Being a socialist revolutionary party, amongst its fight for universal justices, Real Alternative Party is also the vanguard of watershed practices and water justice efforts, hence this article on the Wild – operation of water disconnections of hundreds of thousands of homesteads by Water Utilities Corporation as sanctioned by the heartless and ruthless BDP Government. At the time when global coronavirus pandemic is still vivid, laying bare the extreme vulnerability to those without reliable access to water, sanitation, and hygiene, pandemic neglect to BDP it would seem, is a “necessary nightmare to sacrifice people`s lives”.
By disconnecting people from accessing water, BDP is increasingly losing sight of the needs of citizens that it is even difficult to be optimistic and to create some hope on President Masisi`s espoused transformational reset agenda. Masisi`s leadership is so inconsiderate that it cannot use the COVID-19 pandemic as a mark – step to change its water policy to continue and sustain the promotion of water supply for drinking and sanitation during and post – COVID. Such an action of water shut – offs shows that the BDP is a government that is not serious about the Sustainable Development Goals (SDGs) 2030 Agenda of leaving no one behind. The BDP is particularly off track towards SDG 6 which implores governments to ensure availability and sustainable management of water and sanitation for all. It is apparent that the BDP State has gone too reckless and too far considering the COVID-19 pandemic and its unimaginable human health impacts.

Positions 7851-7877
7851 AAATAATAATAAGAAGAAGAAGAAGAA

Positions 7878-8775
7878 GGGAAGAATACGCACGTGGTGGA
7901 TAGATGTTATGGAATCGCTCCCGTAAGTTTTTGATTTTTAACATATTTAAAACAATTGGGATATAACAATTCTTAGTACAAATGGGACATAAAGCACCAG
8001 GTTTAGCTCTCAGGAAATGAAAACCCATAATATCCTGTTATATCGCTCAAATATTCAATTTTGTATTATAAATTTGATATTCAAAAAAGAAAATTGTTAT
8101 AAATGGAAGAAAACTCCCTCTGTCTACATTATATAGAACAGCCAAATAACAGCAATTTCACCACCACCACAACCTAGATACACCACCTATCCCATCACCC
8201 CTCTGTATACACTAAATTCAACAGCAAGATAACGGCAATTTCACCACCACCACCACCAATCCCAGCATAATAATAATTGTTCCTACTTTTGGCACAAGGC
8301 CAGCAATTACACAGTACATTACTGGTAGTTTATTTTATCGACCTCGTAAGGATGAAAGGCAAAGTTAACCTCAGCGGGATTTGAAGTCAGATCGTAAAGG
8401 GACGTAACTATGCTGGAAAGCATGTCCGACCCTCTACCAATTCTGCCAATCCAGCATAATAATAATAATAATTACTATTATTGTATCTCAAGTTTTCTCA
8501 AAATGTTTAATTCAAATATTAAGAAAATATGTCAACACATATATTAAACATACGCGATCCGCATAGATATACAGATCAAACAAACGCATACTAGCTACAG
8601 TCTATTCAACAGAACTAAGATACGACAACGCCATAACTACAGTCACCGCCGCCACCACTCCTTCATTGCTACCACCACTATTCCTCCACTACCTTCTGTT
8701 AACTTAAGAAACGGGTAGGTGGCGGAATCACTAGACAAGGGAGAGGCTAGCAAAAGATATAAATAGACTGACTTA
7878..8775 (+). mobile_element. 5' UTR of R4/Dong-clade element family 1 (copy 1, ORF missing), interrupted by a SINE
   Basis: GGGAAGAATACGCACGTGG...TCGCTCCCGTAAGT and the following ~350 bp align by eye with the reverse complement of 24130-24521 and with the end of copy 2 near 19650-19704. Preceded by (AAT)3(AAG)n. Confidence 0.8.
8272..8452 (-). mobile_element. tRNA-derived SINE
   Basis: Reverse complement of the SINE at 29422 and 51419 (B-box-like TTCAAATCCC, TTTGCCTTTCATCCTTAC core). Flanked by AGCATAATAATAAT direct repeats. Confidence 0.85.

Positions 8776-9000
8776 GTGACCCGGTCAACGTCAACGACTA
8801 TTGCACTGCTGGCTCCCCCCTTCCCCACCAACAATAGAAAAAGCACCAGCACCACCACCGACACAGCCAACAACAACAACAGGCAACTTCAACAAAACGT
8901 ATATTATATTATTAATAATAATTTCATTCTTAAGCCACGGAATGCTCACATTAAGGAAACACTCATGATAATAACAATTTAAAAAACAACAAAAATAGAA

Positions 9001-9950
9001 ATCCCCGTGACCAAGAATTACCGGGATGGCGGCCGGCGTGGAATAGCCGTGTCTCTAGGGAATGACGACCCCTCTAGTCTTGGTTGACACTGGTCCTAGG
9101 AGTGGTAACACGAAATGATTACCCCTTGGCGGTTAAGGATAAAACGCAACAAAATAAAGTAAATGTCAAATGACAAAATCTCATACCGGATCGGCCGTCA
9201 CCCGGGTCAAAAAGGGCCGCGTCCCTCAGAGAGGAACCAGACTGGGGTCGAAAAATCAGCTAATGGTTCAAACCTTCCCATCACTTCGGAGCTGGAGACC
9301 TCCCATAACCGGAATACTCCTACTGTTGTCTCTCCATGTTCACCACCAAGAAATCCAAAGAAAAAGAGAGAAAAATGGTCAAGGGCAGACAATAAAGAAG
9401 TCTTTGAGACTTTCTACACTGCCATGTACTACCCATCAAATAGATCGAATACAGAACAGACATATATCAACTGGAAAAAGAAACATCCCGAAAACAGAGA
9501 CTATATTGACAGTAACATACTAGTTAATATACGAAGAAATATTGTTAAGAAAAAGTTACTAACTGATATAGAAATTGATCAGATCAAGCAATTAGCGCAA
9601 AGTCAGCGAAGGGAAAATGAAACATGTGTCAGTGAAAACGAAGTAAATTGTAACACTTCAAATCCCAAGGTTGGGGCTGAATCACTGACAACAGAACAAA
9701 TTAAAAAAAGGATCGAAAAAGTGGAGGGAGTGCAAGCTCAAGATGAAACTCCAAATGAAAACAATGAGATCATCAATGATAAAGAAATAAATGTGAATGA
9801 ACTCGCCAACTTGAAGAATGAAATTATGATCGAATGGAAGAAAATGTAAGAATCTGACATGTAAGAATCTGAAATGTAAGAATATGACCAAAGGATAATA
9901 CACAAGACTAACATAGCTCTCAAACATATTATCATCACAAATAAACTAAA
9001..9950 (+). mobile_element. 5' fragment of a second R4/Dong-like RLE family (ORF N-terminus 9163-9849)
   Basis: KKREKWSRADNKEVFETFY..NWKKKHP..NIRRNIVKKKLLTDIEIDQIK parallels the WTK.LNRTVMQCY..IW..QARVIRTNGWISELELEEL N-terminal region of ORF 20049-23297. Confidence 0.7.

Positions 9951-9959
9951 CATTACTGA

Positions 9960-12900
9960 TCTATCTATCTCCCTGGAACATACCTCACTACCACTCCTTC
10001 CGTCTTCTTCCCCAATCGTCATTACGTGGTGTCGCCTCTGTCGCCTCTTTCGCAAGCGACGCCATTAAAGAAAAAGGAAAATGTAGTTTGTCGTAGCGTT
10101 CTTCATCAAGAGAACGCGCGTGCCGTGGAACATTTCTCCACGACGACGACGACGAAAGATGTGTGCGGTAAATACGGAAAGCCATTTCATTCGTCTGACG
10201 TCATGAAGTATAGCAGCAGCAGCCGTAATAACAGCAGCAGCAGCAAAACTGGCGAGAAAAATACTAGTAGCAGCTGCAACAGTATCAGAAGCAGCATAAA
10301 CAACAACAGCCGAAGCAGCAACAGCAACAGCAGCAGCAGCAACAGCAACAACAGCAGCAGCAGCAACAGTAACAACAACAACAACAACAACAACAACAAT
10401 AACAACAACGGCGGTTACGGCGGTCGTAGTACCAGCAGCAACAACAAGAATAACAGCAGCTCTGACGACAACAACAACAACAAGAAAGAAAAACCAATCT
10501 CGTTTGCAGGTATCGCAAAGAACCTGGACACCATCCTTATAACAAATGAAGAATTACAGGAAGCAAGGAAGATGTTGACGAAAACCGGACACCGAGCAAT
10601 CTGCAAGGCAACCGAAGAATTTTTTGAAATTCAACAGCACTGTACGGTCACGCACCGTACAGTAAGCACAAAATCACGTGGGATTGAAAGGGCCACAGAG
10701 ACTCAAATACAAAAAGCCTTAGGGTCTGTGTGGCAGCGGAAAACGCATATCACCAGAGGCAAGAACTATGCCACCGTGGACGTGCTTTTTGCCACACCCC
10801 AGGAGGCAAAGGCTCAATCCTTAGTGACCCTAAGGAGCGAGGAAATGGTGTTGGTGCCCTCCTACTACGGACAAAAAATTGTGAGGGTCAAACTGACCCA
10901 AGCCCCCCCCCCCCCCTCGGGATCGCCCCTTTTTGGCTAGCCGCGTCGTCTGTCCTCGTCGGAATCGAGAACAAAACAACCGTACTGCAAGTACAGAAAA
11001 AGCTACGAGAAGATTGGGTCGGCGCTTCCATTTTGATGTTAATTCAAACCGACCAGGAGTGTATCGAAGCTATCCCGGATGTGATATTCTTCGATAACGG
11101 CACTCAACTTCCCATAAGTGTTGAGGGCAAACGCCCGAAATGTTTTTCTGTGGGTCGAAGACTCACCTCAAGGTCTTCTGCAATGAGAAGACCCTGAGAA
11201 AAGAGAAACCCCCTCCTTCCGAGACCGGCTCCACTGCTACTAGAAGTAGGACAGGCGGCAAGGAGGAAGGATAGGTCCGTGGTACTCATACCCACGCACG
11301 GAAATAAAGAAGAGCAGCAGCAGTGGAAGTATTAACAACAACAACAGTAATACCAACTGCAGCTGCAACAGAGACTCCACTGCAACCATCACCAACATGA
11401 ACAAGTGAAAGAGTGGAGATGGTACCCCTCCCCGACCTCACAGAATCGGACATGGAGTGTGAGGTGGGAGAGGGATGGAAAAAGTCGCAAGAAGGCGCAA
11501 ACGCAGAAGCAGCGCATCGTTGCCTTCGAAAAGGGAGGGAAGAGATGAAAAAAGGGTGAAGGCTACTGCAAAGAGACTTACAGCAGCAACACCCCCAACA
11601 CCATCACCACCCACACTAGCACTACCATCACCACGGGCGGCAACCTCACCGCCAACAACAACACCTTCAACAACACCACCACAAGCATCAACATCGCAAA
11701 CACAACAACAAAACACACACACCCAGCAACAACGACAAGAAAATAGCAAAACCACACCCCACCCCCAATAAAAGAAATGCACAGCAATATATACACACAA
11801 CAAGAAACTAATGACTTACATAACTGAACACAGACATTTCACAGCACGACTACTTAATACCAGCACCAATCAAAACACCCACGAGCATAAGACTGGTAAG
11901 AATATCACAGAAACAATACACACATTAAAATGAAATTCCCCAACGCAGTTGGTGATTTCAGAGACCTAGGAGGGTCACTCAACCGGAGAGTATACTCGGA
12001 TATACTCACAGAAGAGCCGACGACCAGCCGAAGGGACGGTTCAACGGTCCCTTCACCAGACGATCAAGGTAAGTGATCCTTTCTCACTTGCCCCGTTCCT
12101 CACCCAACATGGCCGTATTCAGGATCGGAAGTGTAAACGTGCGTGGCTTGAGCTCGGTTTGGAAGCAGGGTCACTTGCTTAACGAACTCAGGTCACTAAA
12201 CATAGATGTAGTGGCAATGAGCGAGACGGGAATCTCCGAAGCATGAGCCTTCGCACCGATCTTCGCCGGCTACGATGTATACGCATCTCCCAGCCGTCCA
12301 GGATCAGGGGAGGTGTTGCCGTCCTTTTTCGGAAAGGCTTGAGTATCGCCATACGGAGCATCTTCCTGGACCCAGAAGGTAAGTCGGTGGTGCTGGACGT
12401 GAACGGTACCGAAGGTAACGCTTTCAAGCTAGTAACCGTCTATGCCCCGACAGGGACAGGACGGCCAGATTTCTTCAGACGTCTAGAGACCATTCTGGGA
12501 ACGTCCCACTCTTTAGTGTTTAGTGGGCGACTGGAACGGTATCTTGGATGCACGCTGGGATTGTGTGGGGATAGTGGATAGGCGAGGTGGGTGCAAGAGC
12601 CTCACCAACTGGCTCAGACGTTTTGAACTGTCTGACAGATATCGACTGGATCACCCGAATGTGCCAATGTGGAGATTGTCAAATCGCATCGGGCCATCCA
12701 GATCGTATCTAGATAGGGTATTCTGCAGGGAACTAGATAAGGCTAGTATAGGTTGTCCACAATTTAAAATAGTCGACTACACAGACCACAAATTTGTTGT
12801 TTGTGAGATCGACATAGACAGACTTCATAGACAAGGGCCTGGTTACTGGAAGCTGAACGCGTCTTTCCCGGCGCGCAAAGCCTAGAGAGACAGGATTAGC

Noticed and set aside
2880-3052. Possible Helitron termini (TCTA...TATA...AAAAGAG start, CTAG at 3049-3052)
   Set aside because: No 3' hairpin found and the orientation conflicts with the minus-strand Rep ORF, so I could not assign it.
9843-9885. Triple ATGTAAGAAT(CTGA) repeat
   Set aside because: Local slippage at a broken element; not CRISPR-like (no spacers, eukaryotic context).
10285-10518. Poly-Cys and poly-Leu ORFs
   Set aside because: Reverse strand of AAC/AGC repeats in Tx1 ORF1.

Water and sanitation